Gloria Naylor

Thanks to an innovative multi-year institutional collaboration between Sacred Heart University and Lehigh, researchers, teachers, students and Gloria Naylor fans all over the world can engage with her life and works.

Gloria Naylor Archive Brought to Life

An interdisciplinary, multi-institutional collaboration celebrates the renowned late-20th-century writer.

Story by

Kelly Hochbein

Gloria Naylor, the renowned late-20th-century writer whose extensive work chronicles the experiences of Black women in America, maintained a collection of her published and unpublished writing, as well as correspondence with both contemporary writers and fans. In 2009, Naylor donated all these documents to Sacred Heart University, drawing Naylor scholars to the university’s Fairfield, Conn., campus. 

Today, thanks to an innovative multi-year institutional collaboration between Sacred Heart and Lehigh, researchers, teachers, students and fans the world over can engage with Naylor’s life and works. 

Suzanne Edwards, associate professor of English, and Mary Foltz, associate professor of English, worked with Sacred Heart’s Michelle Loris, professor and associate dean in the College of Arts and Sciences, and Gavin Ferriby, university librarian, to temporarily relocate the 50-plus boxes of materials in the Gloria Naylor Archive to Lehigh for processing in 2019. Over the following two years, an interdisciplinary team of faculty, staff and graduate researchers processed and digitized the materials to make them accessible to all in a variety of ways. 

Professors and a research assistant examine documents

From left, Professors Mary Foltz and Suzanne Edwards examine archival documents with Sam Sorensen, a research assistant on the project.

In addition to courses, workshops and several journal publications, team members produced several public-facing resources: a finding aid for Naylor scholars, a blog, and a website with abundant information for those interested in or teaching about Naylor and her works.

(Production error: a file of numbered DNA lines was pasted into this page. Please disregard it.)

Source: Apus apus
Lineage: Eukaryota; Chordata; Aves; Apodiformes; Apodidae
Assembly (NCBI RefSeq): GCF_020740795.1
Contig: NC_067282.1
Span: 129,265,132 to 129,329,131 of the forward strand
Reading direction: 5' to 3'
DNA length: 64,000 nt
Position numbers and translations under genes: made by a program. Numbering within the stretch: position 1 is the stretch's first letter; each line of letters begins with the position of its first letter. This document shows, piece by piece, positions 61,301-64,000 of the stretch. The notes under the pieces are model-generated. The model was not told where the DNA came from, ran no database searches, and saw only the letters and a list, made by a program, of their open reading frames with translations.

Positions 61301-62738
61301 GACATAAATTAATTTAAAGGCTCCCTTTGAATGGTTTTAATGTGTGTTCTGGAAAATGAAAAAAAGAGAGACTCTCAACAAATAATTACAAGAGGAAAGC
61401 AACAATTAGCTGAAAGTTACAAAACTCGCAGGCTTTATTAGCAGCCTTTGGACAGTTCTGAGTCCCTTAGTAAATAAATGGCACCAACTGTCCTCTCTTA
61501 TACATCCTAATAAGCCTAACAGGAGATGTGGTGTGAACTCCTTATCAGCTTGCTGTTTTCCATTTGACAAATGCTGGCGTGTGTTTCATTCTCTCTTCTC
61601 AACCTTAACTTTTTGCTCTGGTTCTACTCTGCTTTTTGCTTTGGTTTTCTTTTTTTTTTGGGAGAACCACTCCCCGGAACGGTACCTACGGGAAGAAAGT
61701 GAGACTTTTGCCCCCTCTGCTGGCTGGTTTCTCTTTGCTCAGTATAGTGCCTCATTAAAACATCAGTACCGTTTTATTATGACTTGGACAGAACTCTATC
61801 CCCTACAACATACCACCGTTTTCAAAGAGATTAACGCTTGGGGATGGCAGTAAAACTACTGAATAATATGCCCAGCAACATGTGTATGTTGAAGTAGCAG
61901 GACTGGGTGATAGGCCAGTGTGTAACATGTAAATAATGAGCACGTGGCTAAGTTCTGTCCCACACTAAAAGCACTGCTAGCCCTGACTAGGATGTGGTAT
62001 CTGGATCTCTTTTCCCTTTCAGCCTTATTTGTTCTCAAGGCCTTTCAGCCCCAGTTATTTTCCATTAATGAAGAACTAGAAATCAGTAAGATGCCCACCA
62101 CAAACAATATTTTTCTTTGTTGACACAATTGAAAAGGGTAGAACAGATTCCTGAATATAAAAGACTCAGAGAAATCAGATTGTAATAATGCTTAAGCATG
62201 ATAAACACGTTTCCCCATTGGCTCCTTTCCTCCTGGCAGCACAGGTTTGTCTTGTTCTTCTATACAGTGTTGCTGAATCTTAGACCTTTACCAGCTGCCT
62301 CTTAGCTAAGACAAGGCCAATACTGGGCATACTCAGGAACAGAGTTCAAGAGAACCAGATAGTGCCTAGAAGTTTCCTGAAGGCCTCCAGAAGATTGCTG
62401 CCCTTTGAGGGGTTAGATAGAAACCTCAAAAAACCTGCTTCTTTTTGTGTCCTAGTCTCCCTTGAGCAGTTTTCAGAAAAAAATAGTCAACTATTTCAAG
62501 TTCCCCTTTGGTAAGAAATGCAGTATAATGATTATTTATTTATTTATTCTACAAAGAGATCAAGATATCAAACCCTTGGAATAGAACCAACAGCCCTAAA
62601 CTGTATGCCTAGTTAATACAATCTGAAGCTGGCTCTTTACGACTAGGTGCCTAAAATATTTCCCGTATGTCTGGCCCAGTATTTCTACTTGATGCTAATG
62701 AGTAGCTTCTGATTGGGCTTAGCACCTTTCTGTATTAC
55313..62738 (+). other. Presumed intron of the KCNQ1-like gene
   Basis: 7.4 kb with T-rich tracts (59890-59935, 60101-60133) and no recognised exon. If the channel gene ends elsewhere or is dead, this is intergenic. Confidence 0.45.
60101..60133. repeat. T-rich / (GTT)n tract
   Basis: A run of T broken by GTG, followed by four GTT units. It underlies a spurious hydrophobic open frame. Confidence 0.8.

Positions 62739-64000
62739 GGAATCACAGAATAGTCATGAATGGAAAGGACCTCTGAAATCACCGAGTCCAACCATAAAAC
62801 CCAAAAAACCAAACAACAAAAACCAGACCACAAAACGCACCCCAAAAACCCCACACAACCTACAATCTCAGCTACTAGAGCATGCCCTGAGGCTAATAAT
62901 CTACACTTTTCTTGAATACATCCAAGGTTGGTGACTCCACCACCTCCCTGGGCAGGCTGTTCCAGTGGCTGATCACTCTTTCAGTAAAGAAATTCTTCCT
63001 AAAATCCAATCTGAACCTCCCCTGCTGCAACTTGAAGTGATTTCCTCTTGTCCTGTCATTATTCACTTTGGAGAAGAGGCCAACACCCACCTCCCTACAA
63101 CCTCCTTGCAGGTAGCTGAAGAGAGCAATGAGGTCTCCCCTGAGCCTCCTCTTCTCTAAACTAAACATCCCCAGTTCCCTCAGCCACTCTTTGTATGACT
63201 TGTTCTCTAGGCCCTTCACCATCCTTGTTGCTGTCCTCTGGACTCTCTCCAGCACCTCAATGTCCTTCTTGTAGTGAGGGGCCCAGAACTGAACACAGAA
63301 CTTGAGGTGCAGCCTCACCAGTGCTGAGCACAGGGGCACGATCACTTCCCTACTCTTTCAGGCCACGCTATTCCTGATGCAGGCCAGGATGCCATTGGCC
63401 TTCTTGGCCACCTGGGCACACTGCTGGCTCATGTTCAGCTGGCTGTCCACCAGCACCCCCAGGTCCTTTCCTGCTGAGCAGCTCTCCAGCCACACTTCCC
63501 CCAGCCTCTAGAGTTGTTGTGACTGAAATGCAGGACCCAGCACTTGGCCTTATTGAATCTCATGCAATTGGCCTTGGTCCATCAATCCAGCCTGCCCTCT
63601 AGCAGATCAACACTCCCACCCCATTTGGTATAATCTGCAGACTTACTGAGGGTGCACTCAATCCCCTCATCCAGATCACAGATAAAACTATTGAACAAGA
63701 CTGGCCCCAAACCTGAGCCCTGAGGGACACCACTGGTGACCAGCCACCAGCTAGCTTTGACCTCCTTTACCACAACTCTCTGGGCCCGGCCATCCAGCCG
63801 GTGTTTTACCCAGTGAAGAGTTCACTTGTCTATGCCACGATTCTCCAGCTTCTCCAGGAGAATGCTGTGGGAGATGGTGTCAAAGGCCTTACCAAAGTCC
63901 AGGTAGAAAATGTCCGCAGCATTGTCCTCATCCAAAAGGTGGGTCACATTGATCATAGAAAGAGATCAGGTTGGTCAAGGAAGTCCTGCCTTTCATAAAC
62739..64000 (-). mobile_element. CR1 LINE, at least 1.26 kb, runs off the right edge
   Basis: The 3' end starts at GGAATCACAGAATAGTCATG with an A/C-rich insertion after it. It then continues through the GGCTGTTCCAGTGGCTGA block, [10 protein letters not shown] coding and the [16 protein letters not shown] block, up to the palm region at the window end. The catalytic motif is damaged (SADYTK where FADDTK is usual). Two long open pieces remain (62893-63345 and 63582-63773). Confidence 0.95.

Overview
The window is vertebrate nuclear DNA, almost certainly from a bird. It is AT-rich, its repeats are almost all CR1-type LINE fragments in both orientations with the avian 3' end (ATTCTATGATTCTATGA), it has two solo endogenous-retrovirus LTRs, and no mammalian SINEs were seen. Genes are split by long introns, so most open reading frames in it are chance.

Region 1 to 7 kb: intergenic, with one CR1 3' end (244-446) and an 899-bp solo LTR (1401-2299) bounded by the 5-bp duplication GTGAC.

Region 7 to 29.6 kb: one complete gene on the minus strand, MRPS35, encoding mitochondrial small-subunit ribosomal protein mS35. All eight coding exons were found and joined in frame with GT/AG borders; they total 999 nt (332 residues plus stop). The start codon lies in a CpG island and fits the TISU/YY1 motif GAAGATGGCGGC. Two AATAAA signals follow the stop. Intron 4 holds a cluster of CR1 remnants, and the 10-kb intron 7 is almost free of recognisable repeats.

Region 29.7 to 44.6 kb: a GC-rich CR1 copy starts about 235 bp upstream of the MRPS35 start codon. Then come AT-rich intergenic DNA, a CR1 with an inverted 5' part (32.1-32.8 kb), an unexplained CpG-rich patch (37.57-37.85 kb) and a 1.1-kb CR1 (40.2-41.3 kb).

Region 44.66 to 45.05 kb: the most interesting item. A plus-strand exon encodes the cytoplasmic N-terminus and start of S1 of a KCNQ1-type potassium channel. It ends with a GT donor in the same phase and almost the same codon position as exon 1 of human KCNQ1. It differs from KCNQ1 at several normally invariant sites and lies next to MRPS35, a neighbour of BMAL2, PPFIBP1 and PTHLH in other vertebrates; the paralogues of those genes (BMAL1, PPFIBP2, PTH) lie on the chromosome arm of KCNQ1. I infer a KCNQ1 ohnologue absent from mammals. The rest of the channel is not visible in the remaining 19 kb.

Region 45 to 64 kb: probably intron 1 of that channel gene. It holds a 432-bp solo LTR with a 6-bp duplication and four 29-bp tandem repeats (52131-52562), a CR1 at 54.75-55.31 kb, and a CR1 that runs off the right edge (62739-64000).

The team also ensured that engagement with the archive would not be limited to an exploration of documents. An April 2021 virtual event with Black Women Radicals, a public-facing platform that profiles the lives and work of Black women radicals, featured a panel discussion about the archive. Partnering with Mark Wonsidler, curator of exhibitions and collections for the Lehigh University Art Galleries (LUAG), the team curated “Gloria Naylor: Other Places,” a physical and digital exhibition that ran from Sept. 1, 2021, through May 27, 2022. 

The Gloria Naylor in the Archives Symposium, held virtually and on Lehigh’s campus in November 2021, was a low-cost and accessible event that welcomed Naylor scholars from across the United States. The three-day event featured presentations, panel and roundtable discussions, and a keynote lecture by Maxine Lavon Montgomery of Florida State University. The program also included theatrical readings of Naylor’s “Candy” and “M’Dear”, performed by Lehigh students; produced by 

Melpomene Katakalos, associate professor of theatre; and directed by Kashi Johnson, chair and professor of theatre.

This work was funded by a $100,000 Accelerator Grant from Lehigh. A $100,000 grant from the National Endowment for the Humanities supports the creation of an edited volume based on Naylor’s archives, edited by Edwards, Foltz and Maxine Lavon Montgomery, as well as the research for a second volume.

The Gloria Naylor Archive will remain physically at Lehigh until it returns to Sacred Heart in 2023, and the digital archive can be found at go.lehigh.edu/naylorarchive.

Story by

Kelly Hochbein

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